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Plight of mridangam makers

Tālam & Layam related topics
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Plight of mridangam makers

Post by venkatakailasam » 05 Jun 2012, 15:43

Here is an article by Shri S Out Look India...

Thyagaraja's Cow ...
fearing that the article may disappear ,I am copying below its contents..:

Sogasuga mridanga talamu jatagoorchi ninnu sokkajeya dheerudevvado? Who is it that can beautifully sing your praise to the rhythm of the mridangam? Thyagaraja, the early 19th century bard, asks Rama in one of his 700-odd kirtanas. The Telugu composition in Sriranjani Ragam, much repeated in the concert circuit, always brings a smile to the lips of a mridangist. But it may soon disappear.

The irony is that Brahmins, the most touchy about the cow's divinity, have to run their fingers on a slaughtered cow's hide to produce music.

The leather drum stands threatened by the prospect of a cow-slaughter ban about which the Congress momentarily was, and the bjp always is, enthusiastic.

While the nation has been debating the political and economic fallout of such a ban—the fate of beef-eaters, leather and beef export industries etc—there's an unintended consequence many are unaware of: Carnatic music will no longer sound the same. Cowhide forms a crucial element of the double-headed leather drum, which is to Carnatic music what the tabla is to Hindustani. And a ban would silence what Nobel laureate Sir C.V. Raman described as "the king of percussion instruments".

Mridangam-makers have always been Dalits and, in our era, frequently Dalit Christians. One such family, in fact, traces its roots right up to the time of Thyagaraja (1767-1847). Originally from Thanjavur, today most of them are settled in Chennai's Mylapore area, the nerve-centre of Tamil-Brahmin culture of which Carnatic music is a crucial part. Each of the three Veerabhadrasamy Koil streets here houses one mridangam-maker's shop. Yesudas, Aruldas, (the late) Gunaseelan and Johnson are brothers who have crafted and serviced the mridangams of almost every artist who matters. In fact, one brother camps in Mumbai twice a year to repair mridangams. From T.K. Murthy, Umayalpuram Sivaraman, Karaikudi R. Mani, T.V. Gopalakrishnan (TVG), Guruvayur Dorai, Mannargudi Easwaran and Srimushnam Raja Rao to the Canada-based Trichy Sankaran, each pro seeks them out. Just like the late Palghat Mani Iyer and Pazhani Subramania Pillai sought out Antony Sebastian (known as Setty), the father of these brothers, and Antony's two brothers Senkol and Fernandes. These three were, in turn, the sons of a man who responded to the name Sevittiyan to those who could not get around to uttering his real name, Sebastian.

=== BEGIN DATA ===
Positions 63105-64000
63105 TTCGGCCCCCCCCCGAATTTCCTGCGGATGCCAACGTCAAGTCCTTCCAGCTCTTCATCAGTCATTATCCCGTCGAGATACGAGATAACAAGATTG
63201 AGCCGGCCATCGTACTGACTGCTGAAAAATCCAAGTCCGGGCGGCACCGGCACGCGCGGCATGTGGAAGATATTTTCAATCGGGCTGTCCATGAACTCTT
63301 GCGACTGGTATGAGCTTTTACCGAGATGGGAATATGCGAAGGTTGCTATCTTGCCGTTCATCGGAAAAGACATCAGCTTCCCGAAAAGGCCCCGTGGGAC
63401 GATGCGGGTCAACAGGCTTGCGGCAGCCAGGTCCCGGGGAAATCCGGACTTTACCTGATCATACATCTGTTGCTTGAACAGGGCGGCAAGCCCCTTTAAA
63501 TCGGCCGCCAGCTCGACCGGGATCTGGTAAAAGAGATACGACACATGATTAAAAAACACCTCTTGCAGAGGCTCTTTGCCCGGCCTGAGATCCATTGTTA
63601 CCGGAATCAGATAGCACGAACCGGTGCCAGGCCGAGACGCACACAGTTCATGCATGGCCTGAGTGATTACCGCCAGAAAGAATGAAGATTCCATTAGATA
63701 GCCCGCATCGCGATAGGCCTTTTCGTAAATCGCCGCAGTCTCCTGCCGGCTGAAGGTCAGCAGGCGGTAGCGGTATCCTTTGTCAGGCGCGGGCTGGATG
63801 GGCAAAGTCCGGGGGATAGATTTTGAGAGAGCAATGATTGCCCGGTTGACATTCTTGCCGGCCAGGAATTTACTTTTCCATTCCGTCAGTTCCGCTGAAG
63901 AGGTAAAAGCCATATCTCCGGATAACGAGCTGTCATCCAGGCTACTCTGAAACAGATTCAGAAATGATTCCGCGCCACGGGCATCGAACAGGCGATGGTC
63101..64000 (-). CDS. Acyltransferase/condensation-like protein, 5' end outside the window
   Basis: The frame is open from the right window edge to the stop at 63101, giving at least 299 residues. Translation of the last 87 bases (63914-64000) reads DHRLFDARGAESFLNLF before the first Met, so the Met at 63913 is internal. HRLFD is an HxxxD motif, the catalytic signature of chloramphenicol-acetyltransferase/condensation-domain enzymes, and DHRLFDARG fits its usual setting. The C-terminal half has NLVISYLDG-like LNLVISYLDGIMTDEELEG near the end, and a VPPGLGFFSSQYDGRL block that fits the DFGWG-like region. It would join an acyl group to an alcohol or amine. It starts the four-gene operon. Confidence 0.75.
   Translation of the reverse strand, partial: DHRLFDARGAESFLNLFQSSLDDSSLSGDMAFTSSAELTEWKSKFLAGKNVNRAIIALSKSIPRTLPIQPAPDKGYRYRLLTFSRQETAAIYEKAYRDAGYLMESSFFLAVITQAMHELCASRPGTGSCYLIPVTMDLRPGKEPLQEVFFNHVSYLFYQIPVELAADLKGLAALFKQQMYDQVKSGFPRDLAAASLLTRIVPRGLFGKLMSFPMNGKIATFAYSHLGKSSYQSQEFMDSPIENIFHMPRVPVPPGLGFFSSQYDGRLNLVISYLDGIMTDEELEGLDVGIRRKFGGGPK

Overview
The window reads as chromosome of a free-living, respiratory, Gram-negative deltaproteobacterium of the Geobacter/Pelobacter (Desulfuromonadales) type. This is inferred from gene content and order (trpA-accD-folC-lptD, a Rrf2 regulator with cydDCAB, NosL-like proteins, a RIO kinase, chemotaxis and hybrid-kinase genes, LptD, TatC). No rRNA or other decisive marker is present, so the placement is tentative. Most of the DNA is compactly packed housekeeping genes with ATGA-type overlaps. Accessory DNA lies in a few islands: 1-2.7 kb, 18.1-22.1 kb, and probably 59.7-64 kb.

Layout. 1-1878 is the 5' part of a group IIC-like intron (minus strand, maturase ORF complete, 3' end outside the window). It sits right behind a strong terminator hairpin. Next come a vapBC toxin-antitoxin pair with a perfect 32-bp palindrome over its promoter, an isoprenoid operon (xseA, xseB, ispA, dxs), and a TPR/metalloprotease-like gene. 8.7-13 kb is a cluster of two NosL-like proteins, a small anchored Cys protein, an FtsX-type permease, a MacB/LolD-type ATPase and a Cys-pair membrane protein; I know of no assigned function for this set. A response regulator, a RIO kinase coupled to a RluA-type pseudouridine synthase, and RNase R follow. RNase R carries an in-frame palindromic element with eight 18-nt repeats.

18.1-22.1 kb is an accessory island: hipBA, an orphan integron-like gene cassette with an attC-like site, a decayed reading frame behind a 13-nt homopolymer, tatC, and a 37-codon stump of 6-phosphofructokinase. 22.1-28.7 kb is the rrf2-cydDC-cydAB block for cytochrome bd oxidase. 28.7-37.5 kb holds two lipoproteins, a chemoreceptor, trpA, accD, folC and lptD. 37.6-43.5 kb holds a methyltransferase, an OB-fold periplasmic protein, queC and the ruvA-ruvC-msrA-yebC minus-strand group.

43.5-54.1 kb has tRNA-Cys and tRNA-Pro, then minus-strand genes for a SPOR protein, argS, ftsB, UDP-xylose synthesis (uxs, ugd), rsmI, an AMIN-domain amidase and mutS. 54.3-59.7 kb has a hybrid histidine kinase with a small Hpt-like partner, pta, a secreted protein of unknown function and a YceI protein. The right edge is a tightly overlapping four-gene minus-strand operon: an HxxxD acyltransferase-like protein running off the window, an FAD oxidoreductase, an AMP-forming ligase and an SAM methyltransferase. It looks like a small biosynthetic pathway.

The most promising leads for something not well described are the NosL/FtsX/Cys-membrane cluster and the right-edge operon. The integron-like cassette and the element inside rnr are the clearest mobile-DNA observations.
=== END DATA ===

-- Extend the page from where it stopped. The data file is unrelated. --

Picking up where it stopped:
Recalls 80-year-old maestro Murthy: "I had met Sevittiyan as a nine-year-old. He made mridangams for Narayanasamiappa who introduced the instrument to the concert platform during the regime of the Maratha kings in 19th century Thanjavur." Sevittiyan carried the mantle from his father Adaikkalam, who must have crafted the instrument for mridangists who accompanied Thyagaraja. We are also talking about a family that must have been one of the first Dalit converts to Christianity in 18th century Tamil Nadu.

The present generation has no memory of when the conversion could have happened. But surely, if the 'Paraiyar' ancestors of today's drum-makers had hoped to overcome the stigma of untouchability by embracing Christianity, their hope has been belied. Even the shifting to Madras in the '60s did not offer the anonymity that urbanity usually brings with it, since dealing with untreated leather, especially cowhide, continued to invite social opprobrium. Says Aruldas alias Raju (most of the mridangam-makers are given new 'Hindu names' by the artists they are associated with), the first to move to the city with his father Setty: "It was most difficult even to rent a house. People would turn us away because we handled animal hides."

The hides of three animals go into the making of a mridangam: goat, buffalo and cow. Buffalo skin is used to make the ropes (vaar) that run along the hollow jack-wood frame and also for the thoppi (cap) on the left head that provides the bass effect. The thoppi has two overlapping layers of buffalo skin with a layer of goatskin in the middle.The right head, valanthalai (see pix), is made of three concentric layers of skin. Moving inwards, first we have meetu thol, made of cowhide. Next, the mostly invisible chapu thol, made of goatskin. At the centre is a black circle (soru), made of a mixture of iron ore and manganese laced with rice starch, for tonal variations. In a scientific paper C.V. Raman wrote on Indian percussion instruments in 1922, he pointed out that while the drums the world over produced "inharmonic overtones" (that is, mere sound), "the mridangam forms an exception to the rule and gives rise to harmonic or musical overtones in the same manner as a stringed instrument." A bow to the faceless artisans of the Thanjavur parampara.

The irony is that Brahmins, who are most touchy about the cow's perceived divinity, have to necessarily run their fingers on a slaughtered cow's hide to produce music. When asked if they would oppose the proposed ban on artistic grounds, top mridangam players Outlook spoke to—Murthy, Sivaraman, Karaikudi Mani and TVG—dodged the question. While Murthy and Mani admitted that without cowhide there would be no mridangam, Sivaraman talked of importing synthetic parchment and TVG suggested importing cowhide. Aruldas, Yesudas, Johnson and their next generation—Lawrence, Martin and Arokkiyam—are shocked that the exponents of the art refuse to accept the fact that the making of a mridangam involves the killing of a cow in its prime. Mani, a finicky player whose mridangam needs to be serviced (for Rs 1,500) after every concert, insists: "Only those cows are killed that are old and are of no use." Adds Sivaraman: "Cows are not killed to make mridangams. They are slaughtered anyway and we merely use the hide."

Thiruvarur's Rajamanikkam, at 70 the oldest surviving flag-bearer of the Thanjavur tradition and nephew of the legendary Setty, scoffs at these views. "Have these people ever been to a slaughterhouse to see what we do? We examine cows and choose the healthy ones that have good, lustrous, soft skin. The cow should have given birth at least a couple of times but shouldn't be too old. We pay Rs 1,500 for the hide of one such cow." The mridangam craftsmen point out that they would never buy cowhide from Chennai's slaughterhouses "since cows here live on newsprint and other waste". They make regular trips to Thanjavur to buy the hide of well-nourished cows. Only goat and buffalo skins are procured in Chennai.